A protester clashes with a police officer in Athens" central Syntagma (Constitution) Square June 15, 2011. Angry youths hurled petrol bombs at Greece"s Finance Ministry and tens of thousands of protesters marched on parliament on Wednesday to oppose government efforts to pass new austerity laws for the debt-choked euro zone state. REUTERS

Greek police fired teargas and battled masked demonstrators as they attacked the finance ministry on Wednesday after lawmakers passed the first of two austerity bills demanded by international lenders.

The security forces used flash bombs and threw teargas projectiles as they tried to drive back the crowd that filled the square outside parliament and about 100 people were treated in hospital, according to Reuters.

While the majority of the people insisted they were there to participate in a peaceful demonstration, violent groups among the city attacked official buildings.

A group of protesters reportedly attacked the nearby finance ministry on Syntagma Square, and were also responsible for starting a fire to a post office on the ground floor of the building.

Another group tried to set fire to an office block housing a branch of one of Greece's biggest banks while across the square.

Inside parliament MPs voted by 155 to 138 to pass a framework bill on a controversial package of tax hikes, spending targets and privatisations agreed as part of an EU/IMF bailout. The result cleared the way for a second vote to pass a separate bill enabling individual budget measures and the creation of a privatisation agency on Thursday.

Having approved the €28bn (£25bn) programme of fresh taxes and cutbacks in principle on Wednesday, Greek MPs are now expected to vote on bill which will provide the government with more power over decision making, and enable it to implement new measure much more rapidly.

While most analysts are broadly confident that the legislation however many also fear that the George Papandreou government is not in the position to really implement the measures as the Greek public insist it has lost trusts and calls for the president to step down.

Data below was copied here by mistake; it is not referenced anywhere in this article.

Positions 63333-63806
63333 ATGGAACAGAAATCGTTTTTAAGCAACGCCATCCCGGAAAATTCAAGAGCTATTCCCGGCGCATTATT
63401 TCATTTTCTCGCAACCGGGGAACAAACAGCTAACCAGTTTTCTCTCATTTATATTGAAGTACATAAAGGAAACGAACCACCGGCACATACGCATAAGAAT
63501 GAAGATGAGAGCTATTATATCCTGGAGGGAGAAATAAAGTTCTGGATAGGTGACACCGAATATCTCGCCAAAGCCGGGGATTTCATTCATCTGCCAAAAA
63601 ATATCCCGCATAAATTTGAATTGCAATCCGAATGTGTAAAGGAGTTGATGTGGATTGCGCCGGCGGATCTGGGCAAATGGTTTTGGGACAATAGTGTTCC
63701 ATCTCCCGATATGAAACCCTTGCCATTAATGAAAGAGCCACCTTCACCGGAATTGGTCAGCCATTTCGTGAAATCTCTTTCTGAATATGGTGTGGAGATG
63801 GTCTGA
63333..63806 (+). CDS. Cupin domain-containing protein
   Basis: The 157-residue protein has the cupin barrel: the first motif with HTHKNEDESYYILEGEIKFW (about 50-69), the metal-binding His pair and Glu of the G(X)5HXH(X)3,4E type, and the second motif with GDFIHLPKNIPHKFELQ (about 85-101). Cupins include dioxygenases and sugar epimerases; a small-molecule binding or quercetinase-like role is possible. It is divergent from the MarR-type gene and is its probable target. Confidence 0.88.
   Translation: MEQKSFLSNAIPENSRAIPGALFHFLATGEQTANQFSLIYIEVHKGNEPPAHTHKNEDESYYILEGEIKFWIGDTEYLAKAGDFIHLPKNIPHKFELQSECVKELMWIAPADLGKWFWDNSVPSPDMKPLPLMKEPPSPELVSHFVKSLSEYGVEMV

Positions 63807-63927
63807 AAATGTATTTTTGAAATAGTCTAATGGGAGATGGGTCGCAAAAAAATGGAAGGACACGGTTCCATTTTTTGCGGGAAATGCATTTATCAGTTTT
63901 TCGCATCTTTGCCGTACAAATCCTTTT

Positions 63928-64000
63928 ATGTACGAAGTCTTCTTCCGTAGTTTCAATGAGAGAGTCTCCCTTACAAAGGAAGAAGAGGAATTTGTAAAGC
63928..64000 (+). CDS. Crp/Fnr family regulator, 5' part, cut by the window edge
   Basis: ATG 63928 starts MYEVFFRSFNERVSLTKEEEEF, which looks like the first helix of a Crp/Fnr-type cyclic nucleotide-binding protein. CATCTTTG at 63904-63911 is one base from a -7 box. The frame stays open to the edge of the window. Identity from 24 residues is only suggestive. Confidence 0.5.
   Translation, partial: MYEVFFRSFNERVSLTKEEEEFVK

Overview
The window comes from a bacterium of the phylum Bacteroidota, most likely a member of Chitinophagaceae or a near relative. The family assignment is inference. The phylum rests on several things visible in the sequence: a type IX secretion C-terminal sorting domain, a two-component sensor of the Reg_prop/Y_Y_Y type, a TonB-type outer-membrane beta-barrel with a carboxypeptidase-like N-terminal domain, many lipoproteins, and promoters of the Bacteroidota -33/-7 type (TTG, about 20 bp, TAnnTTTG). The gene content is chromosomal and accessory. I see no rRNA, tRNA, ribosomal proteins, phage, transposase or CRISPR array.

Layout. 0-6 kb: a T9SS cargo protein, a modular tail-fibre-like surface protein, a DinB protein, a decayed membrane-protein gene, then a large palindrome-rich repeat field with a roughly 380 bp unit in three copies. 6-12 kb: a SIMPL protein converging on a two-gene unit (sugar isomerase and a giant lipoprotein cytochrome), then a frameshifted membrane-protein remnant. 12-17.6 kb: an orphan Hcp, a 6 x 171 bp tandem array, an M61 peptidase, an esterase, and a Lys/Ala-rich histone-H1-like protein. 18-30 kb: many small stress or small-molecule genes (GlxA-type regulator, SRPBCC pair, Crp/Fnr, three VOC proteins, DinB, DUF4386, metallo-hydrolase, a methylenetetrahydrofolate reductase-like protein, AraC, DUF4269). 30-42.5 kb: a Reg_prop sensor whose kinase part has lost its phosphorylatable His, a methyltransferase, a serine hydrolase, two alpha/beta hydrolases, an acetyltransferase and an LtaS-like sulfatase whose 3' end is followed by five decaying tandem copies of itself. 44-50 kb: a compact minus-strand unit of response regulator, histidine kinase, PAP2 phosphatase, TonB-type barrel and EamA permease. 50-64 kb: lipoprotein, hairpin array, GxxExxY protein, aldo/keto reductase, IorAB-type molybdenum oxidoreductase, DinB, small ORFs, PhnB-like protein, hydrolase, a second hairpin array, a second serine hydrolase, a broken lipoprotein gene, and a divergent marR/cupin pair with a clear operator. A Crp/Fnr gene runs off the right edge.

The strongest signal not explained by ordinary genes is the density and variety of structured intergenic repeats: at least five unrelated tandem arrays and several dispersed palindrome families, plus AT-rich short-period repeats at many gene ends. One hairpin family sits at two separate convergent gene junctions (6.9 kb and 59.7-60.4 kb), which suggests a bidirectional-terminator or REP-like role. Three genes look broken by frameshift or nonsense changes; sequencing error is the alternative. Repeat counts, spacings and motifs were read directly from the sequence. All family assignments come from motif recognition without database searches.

"If we wanted to be cynical, or realistic, we could say that the disaster scenario has been averted for now but we may well be revisiting in three or six months," predicted Gary Jenkins of Evolution Securities in a research note on Thursday morning. Jenkins fears that Greece will fail to make enough progress to placate its European neighbours and the International Monetary Fund (IMF), which it relies on for its funding.

The financial markets were broadly calm on Thursday, following strong gains on Wednesday. The FTSE 100 index opened 22 points higher at 5878, after Asian markets recorded gains. The euro gained around 0.7 cents against the US dollar, to $1.4505.

European leaders have hailed Wednesday's vote, by 155 votes to 138, as a key moment in the debt crisis that has gripped the region for many months.

"The country has taken an important step forward along the necessary path of fiscal consolidation and growth-enhancing structural reform. But it has also taken a vital step back - from the very grave scenario of default. This was a vote of national responsibility," said Herman Van Rompuy, president of the European Council, and European commission president José Manuel Barroso in a joint statement.

Attention may however shift to Italy, as the Italian cabinet meets on Thursday to approve its own austerity budget. This includes about €47bn of spending cuts and tax increases, and is rumoured to include a Robin Hood-style tax on financial transactions.